The first point to be made is somewhat akin to the Zen saying, "If you meet the Buddha, kill the Buddha." Obviously, this is not to be taken literally. The point is that if you think you've found the Buddha, you haven't. It's merely your own delusion and attachments at work. Similarly, if someone tells you -- especially some "expert" -- that they thoroughly understand social media and can tell you how best to achieve this or that, guaranteed…they don't. Social media is constantly changing. No one has the answer.
Here is where we have the delusion that leads to the confusion.
So what advice might seem to make sense, especially given the myriad of social networks a business has to choose from? First, know your own business and its goals. What are they? Know your customers. Who are they? What social media are they likely to use as part of their personal and business lives? (Remember: business customers aren't typically business 24-7; they are individuals who also have personal interests that they pursue. Think software and accounting firms advertising on televised golf tournaments, for example.) What's your budget? Can you afford to generate traffic through ads on social networks? Or do you prefer to build customer traffic and engagement organically? If the latter, that especially means generating engaging content. Who will create and curate that for your business? What kind of integrated marketing strategy and approach do you have to tie all your marketing communications efforts together with your social media activities?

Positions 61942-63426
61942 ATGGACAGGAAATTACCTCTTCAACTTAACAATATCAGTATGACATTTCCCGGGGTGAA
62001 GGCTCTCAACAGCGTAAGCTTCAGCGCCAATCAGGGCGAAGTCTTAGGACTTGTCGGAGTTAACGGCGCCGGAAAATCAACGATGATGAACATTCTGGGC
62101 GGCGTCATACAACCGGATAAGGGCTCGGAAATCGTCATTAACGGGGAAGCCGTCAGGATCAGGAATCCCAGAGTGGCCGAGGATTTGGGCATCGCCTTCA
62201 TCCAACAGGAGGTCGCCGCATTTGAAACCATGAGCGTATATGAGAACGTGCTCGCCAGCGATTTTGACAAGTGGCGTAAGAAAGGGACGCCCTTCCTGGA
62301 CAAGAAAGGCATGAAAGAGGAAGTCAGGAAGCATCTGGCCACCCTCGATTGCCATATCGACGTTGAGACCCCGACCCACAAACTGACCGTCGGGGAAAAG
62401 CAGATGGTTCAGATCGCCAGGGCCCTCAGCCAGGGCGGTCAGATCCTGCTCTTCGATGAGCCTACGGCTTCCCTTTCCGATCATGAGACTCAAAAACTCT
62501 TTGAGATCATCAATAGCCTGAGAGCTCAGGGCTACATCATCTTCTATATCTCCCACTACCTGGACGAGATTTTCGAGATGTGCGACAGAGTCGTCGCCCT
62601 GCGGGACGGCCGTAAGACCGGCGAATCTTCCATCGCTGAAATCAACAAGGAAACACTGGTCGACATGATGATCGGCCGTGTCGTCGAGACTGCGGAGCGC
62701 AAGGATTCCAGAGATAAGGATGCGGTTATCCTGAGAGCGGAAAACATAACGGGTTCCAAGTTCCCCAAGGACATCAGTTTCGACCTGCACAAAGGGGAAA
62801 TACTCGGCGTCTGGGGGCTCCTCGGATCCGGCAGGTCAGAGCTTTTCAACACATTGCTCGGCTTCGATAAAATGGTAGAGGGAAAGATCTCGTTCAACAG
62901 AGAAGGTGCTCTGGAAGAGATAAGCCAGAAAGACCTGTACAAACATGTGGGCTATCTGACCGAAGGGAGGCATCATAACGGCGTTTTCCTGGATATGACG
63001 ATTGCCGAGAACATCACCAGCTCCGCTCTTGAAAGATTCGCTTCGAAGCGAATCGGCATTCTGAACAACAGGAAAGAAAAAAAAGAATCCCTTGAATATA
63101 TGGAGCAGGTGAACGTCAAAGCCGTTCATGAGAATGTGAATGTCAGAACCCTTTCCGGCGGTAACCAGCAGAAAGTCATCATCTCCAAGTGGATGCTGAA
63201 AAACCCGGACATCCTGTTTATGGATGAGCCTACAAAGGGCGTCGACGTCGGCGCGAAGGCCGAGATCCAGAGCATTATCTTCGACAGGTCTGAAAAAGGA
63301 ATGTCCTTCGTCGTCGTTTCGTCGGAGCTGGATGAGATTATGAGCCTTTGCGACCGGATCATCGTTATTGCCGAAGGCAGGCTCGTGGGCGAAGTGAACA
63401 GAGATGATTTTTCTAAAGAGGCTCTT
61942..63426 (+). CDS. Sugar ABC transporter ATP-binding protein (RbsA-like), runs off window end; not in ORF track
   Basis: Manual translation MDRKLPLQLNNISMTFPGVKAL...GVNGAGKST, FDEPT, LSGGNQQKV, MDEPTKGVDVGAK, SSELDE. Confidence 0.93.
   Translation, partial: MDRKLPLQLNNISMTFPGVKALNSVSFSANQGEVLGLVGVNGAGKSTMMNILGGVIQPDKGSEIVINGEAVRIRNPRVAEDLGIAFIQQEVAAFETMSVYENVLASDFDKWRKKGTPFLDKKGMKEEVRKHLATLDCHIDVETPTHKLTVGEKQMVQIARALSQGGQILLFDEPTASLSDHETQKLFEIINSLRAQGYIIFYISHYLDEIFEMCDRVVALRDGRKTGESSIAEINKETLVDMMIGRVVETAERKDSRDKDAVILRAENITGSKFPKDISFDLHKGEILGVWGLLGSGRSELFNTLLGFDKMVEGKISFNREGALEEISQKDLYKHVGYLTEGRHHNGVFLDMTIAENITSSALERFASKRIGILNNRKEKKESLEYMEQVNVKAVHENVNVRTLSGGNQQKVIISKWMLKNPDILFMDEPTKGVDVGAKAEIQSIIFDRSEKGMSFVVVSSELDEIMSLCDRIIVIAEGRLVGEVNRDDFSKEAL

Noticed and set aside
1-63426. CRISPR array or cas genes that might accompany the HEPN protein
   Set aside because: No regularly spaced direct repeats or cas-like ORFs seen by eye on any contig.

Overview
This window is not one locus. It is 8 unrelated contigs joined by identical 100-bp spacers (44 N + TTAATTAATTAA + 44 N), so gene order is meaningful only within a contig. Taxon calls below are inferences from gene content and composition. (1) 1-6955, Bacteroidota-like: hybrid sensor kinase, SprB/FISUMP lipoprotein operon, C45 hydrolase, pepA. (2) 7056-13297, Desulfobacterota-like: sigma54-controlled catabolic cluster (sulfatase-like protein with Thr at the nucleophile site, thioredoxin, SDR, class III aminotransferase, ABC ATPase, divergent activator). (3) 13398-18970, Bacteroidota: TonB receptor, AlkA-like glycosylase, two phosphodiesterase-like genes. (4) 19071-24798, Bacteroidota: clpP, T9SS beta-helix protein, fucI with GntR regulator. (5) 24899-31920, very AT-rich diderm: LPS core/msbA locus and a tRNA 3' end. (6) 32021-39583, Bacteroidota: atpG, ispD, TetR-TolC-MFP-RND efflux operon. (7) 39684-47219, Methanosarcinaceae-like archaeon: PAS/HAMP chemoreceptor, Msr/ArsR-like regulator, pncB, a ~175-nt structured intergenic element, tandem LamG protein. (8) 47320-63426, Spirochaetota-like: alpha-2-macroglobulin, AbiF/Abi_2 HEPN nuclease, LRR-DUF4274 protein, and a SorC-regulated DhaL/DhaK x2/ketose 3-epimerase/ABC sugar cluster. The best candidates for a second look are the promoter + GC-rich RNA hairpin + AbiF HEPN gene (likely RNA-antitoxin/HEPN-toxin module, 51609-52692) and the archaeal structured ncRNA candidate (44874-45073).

In short, you still have to do your marketing homework. Where you communicate with your customers, and how you do so, may have changed places, so to speak, but the questions you ask to develop your strategy and plan, and the process you follow, still are essentially the same.
The approach of some businesses today to social media is the same as it was when "old media" (print, broadcast, etc.) ruled. What was that approach? "Let's do an ad," they'd say. When asked why, many wouldn't be able to give a reasoned answer. Often, it was because their competitors were doing so and kicking their tails as a result. That's a good motivator. But it's not a good reason and it's even less a strategy for success. Today, some company executives say "Let's do social media." C'mon. There's more to it than that. Companies can -- and do -- waste a great deal of time and resources not thinking through why they need to be on social media, what they are going to say, and who's going to stay on top of it.
Engaging with the customer is the key. And that requires a good deal of clarity at every step of the communications process. Confusion and delusion aren't going to cut it. Think, people….think!